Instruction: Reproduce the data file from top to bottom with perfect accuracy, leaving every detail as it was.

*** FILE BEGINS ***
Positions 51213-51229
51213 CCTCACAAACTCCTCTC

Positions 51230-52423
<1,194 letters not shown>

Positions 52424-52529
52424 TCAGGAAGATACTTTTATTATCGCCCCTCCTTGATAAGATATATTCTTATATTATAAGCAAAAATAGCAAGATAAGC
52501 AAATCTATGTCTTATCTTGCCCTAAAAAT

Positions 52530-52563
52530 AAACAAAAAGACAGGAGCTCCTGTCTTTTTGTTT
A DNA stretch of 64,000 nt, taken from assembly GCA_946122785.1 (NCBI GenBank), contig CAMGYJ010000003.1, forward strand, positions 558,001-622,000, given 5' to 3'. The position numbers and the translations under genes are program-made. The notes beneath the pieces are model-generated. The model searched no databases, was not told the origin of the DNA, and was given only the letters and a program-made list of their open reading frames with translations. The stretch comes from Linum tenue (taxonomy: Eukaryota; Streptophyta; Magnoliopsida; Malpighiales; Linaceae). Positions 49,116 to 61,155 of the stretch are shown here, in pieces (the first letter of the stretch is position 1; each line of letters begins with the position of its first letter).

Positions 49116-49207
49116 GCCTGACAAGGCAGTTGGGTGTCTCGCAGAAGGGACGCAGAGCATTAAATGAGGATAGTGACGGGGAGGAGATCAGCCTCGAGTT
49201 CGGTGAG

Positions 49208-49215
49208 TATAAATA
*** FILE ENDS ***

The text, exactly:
Positions 51213-51229
51213 CCTCACAAACTCCTCTC

Positions 51230-52423
<1,194 letters not shown>

Positions 52424-52529
52424 TCAGGAAGATACTTTTATTATCGCCCCTCCTTGATAAGATATATTCTTATATTATAAGCAAAAATAGCAAGATAAGC
52501 AAATCTATGTCTTATCTTGCCCTAAAAAT

Positions 52530-52563
52530 AAACAAAAAGACAGGAGCTCCTGTCTTTTTGTTT
A DNA stretch of 64,000 nt, taken from assembly GCA_946122785.1 (NCBI GenBank), contig CAMGYJ010000003.1, forward strand, positions 558,001-622,000, given 5' to 3'. The position numbers and the translations under genes are program-made. The notes beneath the pieces are model-generated. The model searched no databases, was not told the origin of the DNA, and was given only the letters and a program-made list of their open reading frames with translations. The stretch comes from Linum tenue (taxonomy: Eukaryota; Streptophyta; Magnoliopsida; Malpighiales; Linaceae). Positions 49,116 to 61,155 of the stretch are shown here, in pieces (the first letter of the stretch is position 1; each line of letters begins with the position of its first letter).

Positions 49116-49207
49116 GCCTGACAAGGCAGTTGGGTGTCTCGCAGAAGGGACGCAGAGCATTAAATGAGGATAGTGACGGGGAGGAGATCAGCCTCGAGTT
49201 CGGTGAG

Positions 49208-49215
49208 TATAAATA